The Age of Innocence was Edith Wharton's 12th novel and is located in familiar Wharton territory. The genteel snobbery of the upper classes with its underlying cruelty and heartless judgments passed on those who cross the line is wonderfully depicted in The Age of Innocence.
The story opens at a glittering music concert, featuring the wonderful opera singer Christine Nilsson singing Faust at the Music Academy in New York. In the high-society club boxes, the leading lights of New York society train their opera glasses on the crowd, occasionally throwing a sniping remark or two. Newland Archer, a young, handsome, wealthy lawyer whose privileged background is matched only by that of his new fiancée, May Welland. As the self satisfied and complacent Archer surveys the crowd in the opera theater, he overhears two men gossiping about a lady who has just entered a nearby opera box. She is Ellen Olenska, the recent widow of a Polish count, who had shocked society a few years earlier by first marrying a complete outsider and then running away from him to live alone in various cities across Europe. For Archer, the issue is complicated by the fact that Ellen is his beloved May's first cousin. What follows has a devastating impact on the lives of everyone who is connected with the cousins.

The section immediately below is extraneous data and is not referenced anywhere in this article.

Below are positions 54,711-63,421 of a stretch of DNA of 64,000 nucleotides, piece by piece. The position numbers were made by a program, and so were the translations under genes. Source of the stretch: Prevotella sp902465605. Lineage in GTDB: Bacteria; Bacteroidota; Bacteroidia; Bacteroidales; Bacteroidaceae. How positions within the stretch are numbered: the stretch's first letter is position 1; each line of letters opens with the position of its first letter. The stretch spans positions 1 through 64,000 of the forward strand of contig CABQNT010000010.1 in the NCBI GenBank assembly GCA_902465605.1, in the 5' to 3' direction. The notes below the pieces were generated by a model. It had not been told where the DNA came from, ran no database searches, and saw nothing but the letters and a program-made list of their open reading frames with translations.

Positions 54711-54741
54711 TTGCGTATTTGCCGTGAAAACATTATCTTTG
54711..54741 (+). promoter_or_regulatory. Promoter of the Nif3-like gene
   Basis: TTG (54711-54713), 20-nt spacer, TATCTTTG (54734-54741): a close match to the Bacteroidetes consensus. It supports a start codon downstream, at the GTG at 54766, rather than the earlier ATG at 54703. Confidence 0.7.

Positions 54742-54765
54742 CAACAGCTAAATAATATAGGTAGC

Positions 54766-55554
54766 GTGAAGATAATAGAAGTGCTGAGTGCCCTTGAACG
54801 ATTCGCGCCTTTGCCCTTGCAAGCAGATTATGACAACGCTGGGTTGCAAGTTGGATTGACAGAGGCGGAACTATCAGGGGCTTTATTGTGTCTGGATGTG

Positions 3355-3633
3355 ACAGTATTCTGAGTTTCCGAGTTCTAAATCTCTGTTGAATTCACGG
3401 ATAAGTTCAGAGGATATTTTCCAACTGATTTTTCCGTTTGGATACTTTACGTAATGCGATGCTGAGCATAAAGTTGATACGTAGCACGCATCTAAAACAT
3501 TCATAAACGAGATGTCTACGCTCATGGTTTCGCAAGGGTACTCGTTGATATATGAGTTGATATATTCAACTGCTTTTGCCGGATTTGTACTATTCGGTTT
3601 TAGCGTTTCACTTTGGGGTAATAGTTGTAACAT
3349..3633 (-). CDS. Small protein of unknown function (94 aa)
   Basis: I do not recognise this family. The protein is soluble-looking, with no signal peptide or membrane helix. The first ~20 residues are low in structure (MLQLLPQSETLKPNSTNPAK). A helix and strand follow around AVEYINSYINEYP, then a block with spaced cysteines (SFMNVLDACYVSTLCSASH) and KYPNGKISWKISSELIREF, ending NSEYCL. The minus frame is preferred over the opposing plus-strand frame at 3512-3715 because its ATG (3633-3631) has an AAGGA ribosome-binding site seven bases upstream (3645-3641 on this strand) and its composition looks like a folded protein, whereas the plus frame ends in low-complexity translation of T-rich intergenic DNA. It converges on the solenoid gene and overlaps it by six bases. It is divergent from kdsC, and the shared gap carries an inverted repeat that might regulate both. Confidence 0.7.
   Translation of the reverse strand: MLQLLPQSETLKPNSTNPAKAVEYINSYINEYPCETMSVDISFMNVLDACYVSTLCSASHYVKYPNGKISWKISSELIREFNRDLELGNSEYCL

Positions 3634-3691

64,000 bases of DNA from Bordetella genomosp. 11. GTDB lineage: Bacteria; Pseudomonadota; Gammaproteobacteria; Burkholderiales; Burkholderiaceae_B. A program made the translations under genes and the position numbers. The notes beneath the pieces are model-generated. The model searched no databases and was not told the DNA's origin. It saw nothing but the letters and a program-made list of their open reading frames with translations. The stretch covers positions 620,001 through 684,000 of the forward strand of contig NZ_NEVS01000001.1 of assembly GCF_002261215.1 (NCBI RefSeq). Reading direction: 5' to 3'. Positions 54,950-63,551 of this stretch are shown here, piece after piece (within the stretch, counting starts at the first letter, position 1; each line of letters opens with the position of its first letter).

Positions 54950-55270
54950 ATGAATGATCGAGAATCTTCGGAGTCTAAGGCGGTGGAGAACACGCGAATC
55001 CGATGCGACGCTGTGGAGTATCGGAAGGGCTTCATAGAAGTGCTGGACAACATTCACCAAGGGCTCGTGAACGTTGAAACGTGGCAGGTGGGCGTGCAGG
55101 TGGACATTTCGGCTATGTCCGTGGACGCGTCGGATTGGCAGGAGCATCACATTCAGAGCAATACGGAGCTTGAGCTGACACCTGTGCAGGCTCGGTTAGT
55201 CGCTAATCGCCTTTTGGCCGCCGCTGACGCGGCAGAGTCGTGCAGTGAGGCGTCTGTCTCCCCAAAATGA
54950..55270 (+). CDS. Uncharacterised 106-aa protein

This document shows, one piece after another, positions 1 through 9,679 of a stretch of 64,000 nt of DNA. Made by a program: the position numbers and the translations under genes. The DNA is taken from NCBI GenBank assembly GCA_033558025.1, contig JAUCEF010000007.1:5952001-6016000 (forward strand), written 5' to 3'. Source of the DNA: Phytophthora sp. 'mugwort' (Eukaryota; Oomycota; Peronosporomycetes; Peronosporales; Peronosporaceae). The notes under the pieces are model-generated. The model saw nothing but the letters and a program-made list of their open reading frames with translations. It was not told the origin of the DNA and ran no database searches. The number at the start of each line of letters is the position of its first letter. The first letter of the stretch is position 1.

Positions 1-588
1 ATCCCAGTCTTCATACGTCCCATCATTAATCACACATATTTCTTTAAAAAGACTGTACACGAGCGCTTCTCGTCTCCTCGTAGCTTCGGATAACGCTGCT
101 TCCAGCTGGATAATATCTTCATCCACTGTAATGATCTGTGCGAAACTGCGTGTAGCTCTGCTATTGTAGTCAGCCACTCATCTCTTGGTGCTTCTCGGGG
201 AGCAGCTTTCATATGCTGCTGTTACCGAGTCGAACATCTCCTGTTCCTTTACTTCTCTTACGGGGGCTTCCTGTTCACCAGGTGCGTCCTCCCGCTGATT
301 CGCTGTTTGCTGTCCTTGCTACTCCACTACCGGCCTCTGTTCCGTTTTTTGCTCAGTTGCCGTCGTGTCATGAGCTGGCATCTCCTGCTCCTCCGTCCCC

The story traces the roots of social prejudices and is an absolutely frank and fearless look at the hypocrisy, double standards and betrayals that people indulge in, in the name of “good form.” The Age of Innocence is filled with memorable characters like the elderly gossip Sillerton Jackson, who is not just considered to be an authority on “families” but also possesses an indelible memory about every single scandal and mystery that has occurred in the claustrophobic Manhattan society of the day.
The Age of Innocence won the Pulitzer Prize in 1921 and takes its title from a famous eighteenth century English painting by Joshua Reynolds. It was initially serialized in 1920 in the Pictorial Review magazine, but later compiled into a book and published in the following year. As a ruthless and bitter commentary on the social mores of the day, The Age of Innocence is certainly an insightful book to enjoy.